It can be done that way, but it's the same effect as receivers turning before they've caught the ball. You can make the catch doing it, and in a perfect world yes you can get away with it to a net benefit but the risk of doing it often outweighs the reward.

Keep in mind, the snap happens and then the running back then needs to catch the snap with his hands then turn and secure the ball. Snaps, like passes aren't always picture perfect. That means he either needs to look at the snap to make sure he catches it and then turn as he secures the ball, and take an eye off where is he running too or catch it blindly. Either case greatly increases your chance of a bobble or a drop, given that he is already heading to the line where ball disruption is most likely to occur. It's exactly where you don't want to be in transition securing the ball. Unlike in a pass though, a drop here is a fumble, which spells disaster,all to try to fool a defense that's lining up in full out run defense formation to begin with.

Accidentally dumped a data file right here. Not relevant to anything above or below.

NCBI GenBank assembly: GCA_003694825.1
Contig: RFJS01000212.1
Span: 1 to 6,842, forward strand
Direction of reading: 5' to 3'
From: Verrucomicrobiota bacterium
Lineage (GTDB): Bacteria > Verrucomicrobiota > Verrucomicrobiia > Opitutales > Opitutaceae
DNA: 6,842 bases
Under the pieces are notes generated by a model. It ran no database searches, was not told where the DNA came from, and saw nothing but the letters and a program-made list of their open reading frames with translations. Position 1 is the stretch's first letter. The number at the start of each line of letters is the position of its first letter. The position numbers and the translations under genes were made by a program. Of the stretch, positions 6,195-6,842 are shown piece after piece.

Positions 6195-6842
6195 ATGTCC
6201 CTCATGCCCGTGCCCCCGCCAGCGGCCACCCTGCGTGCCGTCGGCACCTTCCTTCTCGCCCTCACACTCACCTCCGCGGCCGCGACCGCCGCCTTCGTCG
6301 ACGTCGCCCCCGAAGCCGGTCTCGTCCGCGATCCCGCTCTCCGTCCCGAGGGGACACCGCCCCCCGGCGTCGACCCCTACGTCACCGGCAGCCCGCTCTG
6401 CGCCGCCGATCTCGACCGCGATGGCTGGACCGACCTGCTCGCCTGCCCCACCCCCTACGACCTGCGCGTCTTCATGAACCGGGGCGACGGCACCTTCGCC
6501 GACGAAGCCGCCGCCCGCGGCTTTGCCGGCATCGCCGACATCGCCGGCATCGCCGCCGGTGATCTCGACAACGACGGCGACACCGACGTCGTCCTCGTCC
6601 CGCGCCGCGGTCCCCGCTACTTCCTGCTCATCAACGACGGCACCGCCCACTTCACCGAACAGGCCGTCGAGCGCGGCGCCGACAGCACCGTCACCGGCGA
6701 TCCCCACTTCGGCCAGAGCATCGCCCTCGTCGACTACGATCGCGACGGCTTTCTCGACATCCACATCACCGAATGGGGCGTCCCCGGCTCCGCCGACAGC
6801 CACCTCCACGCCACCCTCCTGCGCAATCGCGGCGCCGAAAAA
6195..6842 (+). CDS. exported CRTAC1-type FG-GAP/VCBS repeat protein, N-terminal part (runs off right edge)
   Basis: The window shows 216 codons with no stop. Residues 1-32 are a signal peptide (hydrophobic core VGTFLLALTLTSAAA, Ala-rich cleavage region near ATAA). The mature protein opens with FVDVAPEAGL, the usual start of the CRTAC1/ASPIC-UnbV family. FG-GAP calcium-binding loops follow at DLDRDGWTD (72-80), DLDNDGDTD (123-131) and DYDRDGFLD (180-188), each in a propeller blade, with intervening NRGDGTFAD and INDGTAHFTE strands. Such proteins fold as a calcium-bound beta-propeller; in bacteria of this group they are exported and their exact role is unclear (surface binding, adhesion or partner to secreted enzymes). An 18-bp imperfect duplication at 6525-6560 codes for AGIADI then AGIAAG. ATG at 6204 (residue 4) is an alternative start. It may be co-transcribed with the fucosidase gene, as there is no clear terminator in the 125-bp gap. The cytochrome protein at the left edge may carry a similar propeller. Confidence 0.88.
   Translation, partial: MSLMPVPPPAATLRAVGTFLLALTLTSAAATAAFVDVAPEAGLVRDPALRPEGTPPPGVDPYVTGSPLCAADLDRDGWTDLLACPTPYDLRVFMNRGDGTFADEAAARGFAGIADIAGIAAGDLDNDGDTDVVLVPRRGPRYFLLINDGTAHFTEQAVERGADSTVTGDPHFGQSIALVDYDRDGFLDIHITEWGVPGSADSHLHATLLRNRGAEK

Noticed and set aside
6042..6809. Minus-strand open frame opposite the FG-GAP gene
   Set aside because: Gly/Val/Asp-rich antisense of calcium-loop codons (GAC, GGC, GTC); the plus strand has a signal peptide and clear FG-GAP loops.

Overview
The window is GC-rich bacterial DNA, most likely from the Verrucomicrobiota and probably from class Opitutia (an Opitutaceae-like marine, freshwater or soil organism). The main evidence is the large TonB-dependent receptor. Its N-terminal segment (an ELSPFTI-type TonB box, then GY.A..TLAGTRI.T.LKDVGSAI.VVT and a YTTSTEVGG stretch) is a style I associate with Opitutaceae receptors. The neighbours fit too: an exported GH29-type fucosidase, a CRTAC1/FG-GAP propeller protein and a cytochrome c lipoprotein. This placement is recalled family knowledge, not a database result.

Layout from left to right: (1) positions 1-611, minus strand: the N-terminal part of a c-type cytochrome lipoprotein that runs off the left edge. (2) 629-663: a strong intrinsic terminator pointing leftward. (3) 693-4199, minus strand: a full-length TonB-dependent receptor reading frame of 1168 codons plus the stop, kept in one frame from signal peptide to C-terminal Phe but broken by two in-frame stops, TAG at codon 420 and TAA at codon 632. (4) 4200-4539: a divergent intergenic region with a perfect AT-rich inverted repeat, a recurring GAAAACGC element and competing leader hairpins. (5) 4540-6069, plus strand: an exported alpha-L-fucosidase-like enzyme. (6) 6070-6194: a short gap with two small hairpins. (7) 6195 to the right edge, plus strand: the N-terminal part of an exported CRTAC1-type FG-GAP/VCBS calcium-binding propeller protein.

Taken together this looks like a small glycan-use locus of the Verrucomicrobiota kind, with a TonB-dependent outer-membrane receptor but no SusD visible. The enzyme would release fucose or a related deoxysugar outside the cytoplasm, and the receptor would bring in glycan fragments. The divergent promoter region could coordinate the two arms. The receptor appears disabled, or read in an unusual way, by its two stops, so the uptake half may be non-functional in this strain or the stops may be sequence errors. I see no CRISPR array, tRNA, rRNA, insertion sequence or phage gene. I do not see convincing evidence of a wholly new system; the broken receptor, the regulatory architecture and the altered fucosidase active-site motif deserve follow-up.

It's why a lot of direct snaps are to stationary running backs or receivers in motion, who generally have better hands and are running horizontally and should have a better chance to secure the ball, and are typically used as trick plays because they aren't consistent earners.

Once again, we're engaging in a lot of tomfoolery here for one yard. The sneak has a better then 80% conversion rate, despite the fact that everyone knows it's coming. That's better then most QB's completion rates who have the benefit of hundreds of different formations, routes and play options.